His wife said his death was ‘pretty unpleasant but thankfully quick’.

The case argued for the necessity of euthanasia as Nicklinson was unable to commit suicide himself. The judge said the case was extremely moving, but that a decision to allow the claim would have consequences beyond this particular case. A change of that magnitude, the judge argued, required parliament to make the changes.

The British Medical Association welcomed the decision, and said that doctors should not be able to legally end a patient's life.8

There have been a number of other high profile recent cases that contribute to case law:

  1. Diane Pretty was terminally ill. She wanted her husband granted immunity if he assisted her suicide. This was refused.9

  2. B was tetraplegic. B wanted to stop artificial ventilation and went to court because the treating doctors refused. The court allowed treatment to be stopped, and awarded damages to mark the fact that B had been unlawfully treated by the NHS Trust.10

  3. Z suffered from cerebellar ataxia, a degenerative disease, which attacks motor functions. Z wanted to travel to Switzerland for assisted suicide, but the local authority raised an injunction against travel. This injunction was overturned.11

I will consider whether the outcome of these cases could have been different had it involved a refusal to eat and drink

Refusal to eat and drink plus palliative care—voluntary palliated starvation

Every competent human being has a human right not to be force fed. This could be a basic right or derivative from the right not to have one's body invaded or violated without one's consent. One of our most basic interests is control over our own bodies. Thus, our body should not be subjected to the will of another without our consent. This is so on either Kantian or consequentialist grounds (though Kant himself and some modern Kantians think suicide in many cases is morally wrong).

There is a basic moral principle of inviolability of the person: It is impermissible for one person, A, or several people, B–D, to insert any part of their body, object or substance into the body of another competent person, X, without X's consent.

(A more formal version is: It is impermissible for one person, A, or several people, B–D, to perform an act which involves foreseeably and avoidably inserting any part of their body, object or substance into the body of another competent person, X, without X's valid consent.)

This rules out non-consensual penetration of the vagina, anus, mouth and even skin. This grounds the crimes of rape, assault and battery in law. Thus, this principle of the inviolability of the person has crystallised in common law. In the case of Schloendorff v. New York Hospital, Justice Cardozo observed back in 1914, ‘Every human being of adult years and sound mind has a right to determine what shall be done with his own body.’12 This common law principle grounds the requirement that a person must give willing and informed consent before a medical procedure is performed upon him. According to the common law principle expressed in Schloendorff, a patient ‘of sound mind’ can refuse any medical treatment, even such treatment necessary to save his life. This occurs when healthy Jehovah's witnesses are allowed to refuse life saving blood transfusions on religious grounds.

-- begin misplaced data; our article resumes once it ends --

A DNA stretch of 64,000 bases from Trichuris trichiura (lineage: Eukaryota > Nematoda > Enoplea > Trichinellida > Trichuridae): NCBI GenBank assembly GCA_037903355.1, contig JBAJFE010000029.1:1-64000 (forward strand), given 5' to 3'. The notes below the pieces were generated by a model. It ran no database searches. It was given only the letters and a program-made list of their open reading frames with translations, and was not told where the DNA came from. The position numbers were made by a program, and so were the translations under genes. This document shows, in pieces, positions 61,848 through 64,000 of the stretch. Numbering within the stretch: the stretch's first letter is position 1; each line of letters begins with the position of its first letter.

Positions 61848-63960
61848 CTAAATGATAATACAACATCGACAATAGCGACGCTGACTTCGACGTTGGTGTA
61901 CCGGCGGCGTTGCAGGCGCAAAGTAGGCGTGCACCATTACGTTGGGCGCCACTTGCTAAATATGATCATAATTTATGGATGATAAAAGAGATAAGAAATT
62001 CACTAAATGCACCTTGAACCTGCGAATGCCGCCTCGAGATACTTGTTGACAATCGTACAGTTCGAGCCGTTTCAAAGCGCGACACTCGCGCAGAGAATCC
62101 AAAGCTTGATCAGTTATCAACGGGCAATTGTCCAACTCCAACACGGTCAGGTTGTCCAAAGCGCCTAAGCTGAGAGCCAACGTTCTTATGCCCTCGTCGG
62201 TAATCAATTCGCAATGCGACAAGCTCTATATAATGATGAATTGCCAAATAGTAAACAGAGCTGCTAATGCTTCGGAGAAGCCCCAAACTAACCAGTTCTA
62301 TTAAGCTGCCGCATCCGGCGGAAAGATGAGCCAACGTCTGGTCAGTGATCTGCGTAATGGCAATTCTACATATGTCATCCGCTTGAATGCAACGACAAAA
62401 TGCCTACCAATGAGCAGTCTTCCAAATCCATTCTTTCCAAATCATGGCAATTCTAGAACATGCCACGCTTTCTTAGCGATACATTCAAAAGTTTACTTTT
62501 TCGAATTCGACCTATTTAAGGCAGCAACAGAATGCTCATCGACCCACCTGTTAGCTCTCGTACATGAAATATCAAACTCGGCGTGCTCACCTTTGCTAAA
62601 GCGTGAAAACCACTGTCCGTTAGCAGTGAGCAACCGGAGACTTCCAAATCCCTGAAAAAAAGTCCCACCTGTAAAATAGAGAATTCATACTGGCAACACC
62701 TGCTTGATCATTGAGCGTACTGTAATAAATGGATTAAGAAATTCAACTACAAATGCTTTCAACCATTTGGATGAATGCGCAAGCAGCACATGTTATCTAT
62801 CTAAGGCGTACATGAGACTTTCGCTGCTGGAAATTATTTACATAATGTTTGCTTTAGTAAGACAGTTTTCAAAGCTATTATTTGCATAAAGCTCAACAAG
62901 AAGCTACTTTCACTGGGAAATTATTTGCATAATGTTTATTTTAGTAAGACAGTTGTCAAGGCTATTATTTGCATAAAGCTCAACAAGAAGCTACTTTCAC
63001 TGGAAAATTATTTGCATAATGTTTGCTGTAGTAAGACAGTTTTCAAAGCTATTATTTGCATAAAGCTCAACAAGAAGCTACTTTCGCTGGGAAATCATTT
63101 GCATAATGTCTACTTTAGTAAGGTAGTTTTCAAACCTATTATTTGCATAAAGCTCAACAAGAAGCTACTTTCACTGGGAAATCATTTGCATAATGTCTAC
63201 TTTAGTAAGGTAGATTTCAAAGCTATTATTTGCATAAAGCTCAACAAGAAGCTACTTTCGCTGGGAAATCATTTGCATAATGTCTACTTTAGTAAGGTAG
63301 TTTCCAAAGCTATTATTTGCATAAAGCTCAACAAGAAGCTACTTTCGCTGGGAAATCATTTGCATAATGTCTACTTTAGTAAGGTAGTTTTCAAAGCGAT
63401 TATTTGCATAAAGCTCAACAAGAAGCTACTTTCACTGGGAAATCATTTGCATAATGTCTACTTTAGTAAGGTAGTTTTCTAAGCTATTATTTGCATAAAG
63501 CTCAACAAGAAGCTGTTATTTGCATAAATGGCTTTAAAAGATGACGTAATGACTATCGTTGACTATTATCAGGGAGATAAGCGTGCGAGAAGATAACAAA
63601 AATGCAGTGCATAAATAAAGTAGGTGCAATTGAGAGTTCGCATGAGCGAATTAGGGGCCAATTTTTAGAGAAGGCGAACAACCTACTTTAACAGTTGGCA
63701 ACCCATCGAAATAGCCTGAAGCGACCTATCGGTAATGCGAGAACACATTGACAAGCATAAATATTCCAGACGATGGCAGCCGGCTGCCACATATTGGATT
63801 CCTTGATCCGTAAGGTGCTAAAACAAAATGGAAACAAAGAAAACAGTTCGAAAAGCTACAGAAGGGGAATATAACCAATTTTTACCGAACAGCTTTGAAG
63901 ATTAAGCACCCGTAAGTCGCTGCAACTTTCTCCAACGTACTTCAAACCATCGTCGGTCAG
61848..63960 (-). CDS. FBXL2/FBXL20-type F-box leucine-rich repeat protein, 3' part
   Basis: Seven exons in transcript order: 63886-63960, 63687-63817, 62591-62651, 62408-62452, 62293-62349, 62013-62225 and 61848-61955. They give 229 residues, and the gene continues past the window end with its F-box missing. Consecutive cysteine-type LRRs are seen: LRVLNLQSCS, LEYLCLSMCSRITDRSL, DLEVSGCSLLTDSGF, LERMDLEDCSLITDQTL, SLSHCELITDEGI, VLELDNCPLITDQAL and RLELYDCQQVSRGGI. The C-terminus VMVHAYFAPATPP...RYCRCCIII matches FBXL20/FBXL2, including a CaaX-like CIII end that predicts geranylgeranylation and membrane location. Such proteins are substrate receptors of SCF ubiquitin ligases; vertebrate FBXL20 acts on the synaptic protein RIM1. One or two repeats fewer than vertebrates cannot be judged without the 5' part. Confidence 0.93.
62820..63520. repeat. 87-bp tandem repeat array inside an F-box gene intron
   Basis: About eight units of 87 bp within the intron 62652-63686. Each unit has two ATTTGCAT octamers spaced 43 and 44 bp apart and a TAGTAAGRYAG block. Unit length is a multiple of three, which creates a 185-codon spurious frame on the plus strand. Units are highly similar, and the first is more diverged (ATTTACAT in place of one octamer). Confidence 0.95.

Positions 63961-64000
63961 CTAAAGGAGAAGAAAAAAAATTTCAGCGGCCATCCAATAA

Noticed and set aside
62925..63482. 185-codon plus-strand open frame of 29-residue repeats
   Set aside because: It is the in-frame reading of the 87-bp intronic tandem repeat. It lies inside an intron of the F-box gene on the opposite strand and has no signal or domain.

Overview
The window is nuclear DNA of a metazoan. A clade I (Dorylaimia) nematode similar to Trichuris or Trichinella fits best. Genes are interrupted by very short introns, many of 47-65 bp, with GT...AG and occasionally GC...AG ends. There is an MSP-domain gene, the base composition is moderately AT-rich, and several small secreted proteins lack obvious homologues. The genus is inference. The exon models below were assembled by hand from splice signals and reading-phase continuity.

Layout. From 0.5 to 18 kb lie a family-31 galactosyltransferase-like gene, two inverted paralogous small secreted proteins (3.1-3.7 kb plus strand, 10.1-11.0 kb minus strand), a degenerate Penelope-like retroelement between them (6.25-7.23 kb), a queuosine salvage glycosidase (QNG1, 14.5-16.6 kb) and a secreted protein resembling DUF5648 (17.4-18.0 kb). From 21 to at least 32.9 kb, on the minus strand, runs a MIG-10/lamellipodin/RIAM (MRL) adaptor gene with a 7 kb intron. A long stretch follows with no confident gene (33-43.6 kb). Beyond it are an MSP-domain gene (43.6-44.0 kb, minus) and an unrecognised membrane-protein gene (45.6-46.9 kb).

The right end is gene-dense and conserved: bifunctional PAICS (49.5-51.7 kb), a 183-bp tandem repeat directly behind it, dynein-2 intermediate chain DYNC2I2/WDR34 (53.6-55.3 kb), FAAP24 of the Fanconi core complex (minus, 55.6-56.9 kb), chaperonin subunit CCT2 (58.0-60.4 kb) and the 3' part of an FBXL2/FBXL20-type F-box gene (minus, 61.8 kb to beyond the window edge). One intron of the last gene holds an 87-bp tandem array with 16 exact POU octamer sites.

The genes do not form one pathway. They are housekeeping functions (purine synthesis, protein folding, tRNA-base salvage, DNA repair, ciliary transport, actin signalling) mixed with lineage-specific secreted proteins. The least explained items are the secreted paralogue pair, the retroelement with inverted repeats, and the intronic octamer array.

In fact, the moral principle of the inviolability of the person was, appropriately, a part of the judgement in the case of E: People with capacity are entitled to make decisions for themselves, including about what they will and will not eat, even if their decision brings about their death. The state, here in the form of the Court of Protection, is only entitled to interfere where a person does not have the capacity to decide for herself.13

Since Schloendorff, the concept of informed consent has moved from being professional-centred to patient-centred. Patients must now be given information that they would consider relevant to their decisions, not what professionals consider relevant14 and the range of treatment options has probably widened.

Every competent person thus has the right to refuse food and fluids. Hunger strikers do this for political reasons. But it is not the political cause which justifies their being allowed to die. It is the interest and right they have in their own body. Thus a person could refuse food and fluid for personal reasons and this refusal is equally entitled to legal and political respect. People should not be force fed against their own autonomous wishes.

Take for instance, the case of Tony Nicklinson. In the end, Tony appears to have refused to eat or drink, because he wanted to die, because he found a life locked-in to be intolerable. Without assistance, he would have died over days to weeks. But his death was ‘mercifully quick.’15 We don't know exactly how he did die. But given that his death was inevitable from either infection or starvation/dehydration, he should have been given medical treatment to make his time as comfortable as possible. He should have been given palliative care in the form of sedation and analgesia. He could even be given such doses that render him unconscious.